All seven of the Susan G. Komen 3-Day® cities are now 24 weeks or less from their events, which means that walkers everywhere have jumped into their training schedules. Depending on where you live, there may be official Komen 3-Day training walks that you can attend (go to The3Day.org/trainingwalks to find one), but even so, chances are good that at some point, you’ll have to initiate some training walks on your own. Here are a few tips for planning a pleasant and successful training walk.
Map Your Route – The 3-Day® suggested training schedule recommends certain mileages, depending on how many weeks you have until your event. Taking a 3-mile stroll around your neighborhood is usually done pretty easily, but when you start to get up into the higher mileages, you’ll want to plan your route ahead of time. There are several websites that allow you to plot out a walking route using online maps – a few that I’ve used are MapMyWalk.com, RunKeeper.com and USA Track & Field. These sites are great because they will track the distance of the route you plan, so you never have to second guess whether or not you got all your miles in, and you can even browse routes that other users have already created. Most of these websites sync up with GPS-enabled mobile apps as well, so you can plan out a route in the comfort of your home, and it will be right there on your phone when you’re ready to hit the road.
Recruit Some Buddies – If you’ve registered to walk in the 3-Day with friends or family members, great! You have training partners at the ready. But often we hear from walkers who don’t have anyone to train with, and that requires a little bit of creative thinking to solve. For instance, say you have a 12-mile training walk to complete. It might be a tough sell to get one of your non-3-Day friends to go hoof that whole distance with you. But could you get 2 friends to each walk 6 miles with you? Set up your route so that the halfway point is back where you started, and let your friends “tag-team” in and out. Friend 1 will be back at her car and free to head home while Friend 2 is just meeting you, ready to attack the second half of the walk.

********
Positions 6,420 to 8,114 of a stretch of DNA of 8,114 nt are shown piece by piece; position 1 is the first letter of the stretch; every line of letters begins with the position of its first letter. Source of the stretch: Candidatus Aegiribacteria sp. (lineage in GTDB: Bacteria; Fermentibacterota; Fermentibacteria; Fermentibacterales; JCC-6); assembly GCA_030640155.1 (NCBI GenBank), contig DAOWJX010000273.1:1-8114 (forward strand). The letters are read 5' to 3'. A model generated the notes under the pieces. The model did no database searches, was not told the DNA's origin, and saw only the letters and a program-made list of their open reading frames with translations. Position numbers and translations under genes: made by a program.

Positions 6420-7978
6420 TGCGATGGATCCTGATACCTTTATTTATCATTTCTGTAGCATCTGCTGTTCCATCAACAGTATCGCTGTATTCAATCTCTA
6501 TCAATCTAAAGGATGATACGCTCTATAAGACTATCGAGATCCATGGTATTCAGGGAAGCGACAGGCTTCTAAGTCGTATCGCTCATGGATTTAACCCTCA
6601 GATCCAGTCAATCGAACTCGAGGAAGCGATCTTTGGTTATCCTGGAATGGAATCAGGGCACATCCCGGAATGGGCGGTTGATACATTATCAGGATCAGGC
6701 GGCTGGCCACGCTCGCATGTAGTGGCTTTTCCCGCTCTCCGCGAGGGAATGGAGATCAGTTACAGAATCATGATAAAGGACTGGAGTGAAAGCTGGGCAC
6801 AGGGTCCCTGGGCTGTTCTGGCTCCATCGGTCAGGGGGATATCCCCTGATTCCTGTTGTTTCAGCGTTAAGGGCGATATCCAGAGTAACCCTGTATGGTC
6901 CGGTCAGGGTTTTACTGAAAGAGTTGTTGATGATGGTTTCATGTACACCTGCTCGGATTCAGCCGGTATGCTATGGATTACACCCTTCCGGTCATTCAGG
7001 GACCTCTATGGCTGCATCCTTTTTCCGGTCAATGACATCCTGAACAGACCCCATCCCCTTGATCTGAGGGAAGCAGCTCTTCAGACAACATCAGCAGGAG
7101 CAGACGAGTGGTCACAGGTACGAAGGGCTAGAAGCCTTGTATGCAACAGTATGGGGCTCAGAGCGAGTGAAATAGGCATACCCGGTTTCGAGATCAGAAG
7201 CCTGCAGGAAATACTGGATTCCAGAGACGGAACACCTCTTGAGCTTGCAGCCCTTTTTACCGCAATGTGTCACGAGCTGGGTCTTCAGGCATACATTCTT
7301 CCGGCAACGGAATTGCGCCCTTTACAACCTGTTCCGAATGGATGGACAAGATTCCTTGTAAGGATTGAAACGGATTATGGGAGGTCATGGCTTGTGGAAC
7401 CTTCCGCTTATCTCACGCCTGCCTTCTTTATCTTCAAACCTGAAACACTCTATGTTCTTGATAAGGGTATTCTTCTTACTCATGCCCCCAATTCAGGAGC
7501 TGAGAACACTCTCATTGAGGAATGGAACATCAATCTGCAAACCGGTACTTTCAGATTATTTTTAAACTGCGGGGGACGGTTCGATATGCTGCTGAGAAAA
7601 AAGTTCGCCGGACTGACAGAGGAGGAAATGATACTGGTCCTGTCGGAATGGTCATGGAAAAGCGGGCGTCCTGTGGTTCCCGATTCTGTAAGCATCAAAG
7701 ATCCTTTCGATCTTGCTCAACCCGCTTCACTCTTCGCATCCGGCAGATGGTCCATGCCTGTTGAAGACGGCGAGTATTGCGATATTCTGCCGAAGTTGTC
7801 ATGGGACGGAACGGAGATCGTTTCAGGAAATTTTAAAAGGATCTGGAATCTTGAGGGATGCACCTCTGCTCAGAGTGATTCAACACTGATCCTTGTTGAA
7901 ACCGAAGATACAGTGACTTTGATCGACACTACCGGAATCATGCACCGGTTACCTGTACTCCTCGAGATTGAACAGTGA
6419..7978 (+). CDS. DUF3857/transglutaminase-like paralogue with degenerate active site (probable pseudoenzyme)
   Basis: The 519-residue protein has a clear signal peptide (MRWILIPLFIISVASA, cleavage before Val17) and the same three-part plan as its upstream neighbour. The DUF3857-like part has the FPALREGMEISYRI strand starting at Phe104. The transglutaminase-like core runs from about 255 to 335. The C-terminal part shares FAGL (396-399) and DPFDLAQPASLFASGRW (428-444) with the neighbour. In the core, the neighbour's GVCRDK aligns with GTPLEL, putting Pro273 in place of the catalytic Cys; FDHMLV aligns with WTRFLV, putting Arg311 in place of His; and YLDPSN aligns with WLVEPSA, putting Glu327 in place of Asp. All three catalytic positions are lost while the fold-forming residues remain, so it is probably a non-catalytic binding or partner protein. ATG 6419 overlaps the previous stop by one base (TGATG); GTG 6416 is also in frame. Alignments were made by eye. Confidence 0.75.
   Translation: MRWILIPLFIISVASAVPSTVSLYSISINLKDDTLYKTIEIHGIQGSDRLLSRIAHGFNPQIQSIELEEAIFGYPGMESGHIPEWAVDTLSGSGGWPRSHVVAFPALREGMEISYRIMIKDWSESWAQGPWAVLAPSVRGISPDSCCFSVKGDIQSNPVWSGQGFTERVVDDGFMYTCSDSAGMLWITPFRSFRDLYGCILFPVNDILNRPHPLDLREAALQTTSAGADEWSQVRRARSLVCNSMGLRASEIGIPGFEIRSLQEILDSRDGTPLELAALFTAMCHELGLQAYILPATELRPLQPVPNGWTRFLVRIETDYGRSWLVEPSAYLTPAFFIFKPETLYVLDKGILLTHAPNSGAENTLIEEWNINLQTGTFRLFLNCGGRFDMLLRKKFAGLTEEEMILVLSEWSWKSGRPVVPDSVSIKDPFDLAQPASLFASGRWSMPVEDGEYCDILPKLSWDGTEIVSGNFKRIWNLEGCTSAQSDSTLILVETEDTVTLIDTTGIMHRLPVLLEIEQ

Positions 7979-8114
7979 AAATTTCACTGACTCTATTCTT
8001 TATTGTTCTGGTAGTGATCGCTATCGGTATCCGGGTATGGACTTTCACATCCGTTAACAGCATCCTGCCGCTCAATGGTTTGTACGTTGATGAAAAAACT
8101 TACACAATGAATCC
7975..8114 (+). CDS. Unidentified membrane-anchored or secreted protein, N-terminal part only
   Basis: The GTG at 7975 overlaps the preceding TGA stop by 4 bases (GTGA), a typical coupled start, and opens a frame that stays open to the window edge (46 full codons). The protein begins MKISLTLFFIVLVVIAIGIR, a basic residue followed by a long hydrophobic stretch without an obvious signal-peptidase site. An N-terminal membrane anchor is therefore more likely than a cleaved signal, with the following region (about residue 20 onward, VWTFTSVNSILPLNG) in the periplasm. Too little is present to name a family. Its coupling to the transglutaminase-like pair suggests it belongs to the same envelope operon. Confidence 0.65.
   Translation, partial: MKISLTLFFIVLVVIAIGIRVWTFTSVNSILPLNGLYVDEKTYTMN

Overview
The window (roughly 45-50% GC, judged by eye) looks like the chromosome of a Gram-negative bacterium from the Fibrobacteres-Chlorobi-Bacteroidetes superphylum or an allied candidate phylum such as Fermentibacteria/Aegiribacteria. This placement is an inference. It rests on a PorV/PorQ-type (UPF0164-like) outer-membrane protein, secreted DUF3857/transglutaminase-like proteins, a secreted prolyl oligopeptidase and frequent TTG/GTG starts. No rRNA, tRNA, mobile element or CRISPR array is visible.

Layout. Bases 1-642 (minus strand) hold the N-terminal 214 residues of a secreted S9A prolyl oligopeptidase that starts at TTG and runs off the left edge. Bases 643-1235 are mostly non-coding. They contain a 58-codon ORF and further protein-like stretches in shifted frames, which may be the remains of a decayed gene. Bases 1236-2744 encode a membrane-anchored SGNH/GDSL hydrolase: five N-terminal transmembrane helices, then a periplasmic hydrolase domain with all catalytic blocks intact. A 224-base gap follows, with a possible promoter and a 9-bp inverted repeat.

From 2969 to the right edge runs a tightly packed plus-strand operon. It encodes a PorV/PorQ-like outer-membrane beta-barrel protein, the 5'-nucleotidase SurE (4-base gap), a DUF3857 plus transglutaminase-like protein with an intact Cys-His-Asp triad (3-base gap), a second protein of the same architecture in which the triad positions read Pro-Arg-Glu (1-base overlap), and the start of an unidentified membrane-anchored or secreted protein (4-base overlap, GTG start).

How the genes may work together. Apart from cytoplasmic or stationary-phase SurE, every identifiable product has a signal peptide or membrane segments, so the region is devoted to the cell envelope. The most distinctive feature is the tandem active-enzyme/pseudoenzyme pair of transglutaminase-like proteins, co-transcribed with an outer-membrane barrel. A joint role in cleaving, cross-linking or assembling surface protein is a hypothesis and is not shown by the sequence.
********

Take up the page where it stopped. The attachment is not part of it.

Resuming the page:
Motivate with Music – Have you ever been walking and heard a song with a tempo that matched your stride perfectly? I found a really cool website called Jog.fm which organizes thousands of songs by beats-per-minute, so you can find tunes that fit your pace. You could make a whole playlist of songs that will keep you moving at the speed you’re comfortable with. (Note: For safety reasons, the 3-Day recommends that you do not walk with headphones/earbuds, because they limit your awareness of your surroundings. However, since most mobile devices have built-in speakers these days, you can safely rock your walk with tunes to keep you moving.)
Pack for the Trek – We recommend that 3-Dayers wear a pack of some kind when walking; waist packs that hold one or two water bottles and hydration backpacks are the most popular styles. Training walks are an excellent time to get used to how your pack feels, so you’re not wearing it for the first time on the 3-Day. For your training walks, you’ll want to carry with you whatever you might need: bottles of water and/or sports drink, snacks, sunscreen and lip balm, foot care items, extra socks, your phone, ID and some money. I like to plan stopping points into my longer training walks (Starbucks, anyone?), but in the event that I’m walking someplace without a lot of on-route stopping options, it’s good to know that I have one I need right there on my fanny.
Know Your Limits – Ideally, your 3-Day training will work up gradually, and your body will respond positively to the increase in miles with no issues. But we all know that things happen. On the 3-Day, you’ll have sweep vans available to pick you up if you need to quit, but when you go out for longer training walks and you find you’re just not ready for the distance you’ve planned, have an exit strategy. Make sure friends or family members know where you are and will be willing to pick you up if necessary, or be prepared with the number of a cab company (or Uber/Lyft services, if you have those in your area), just in case.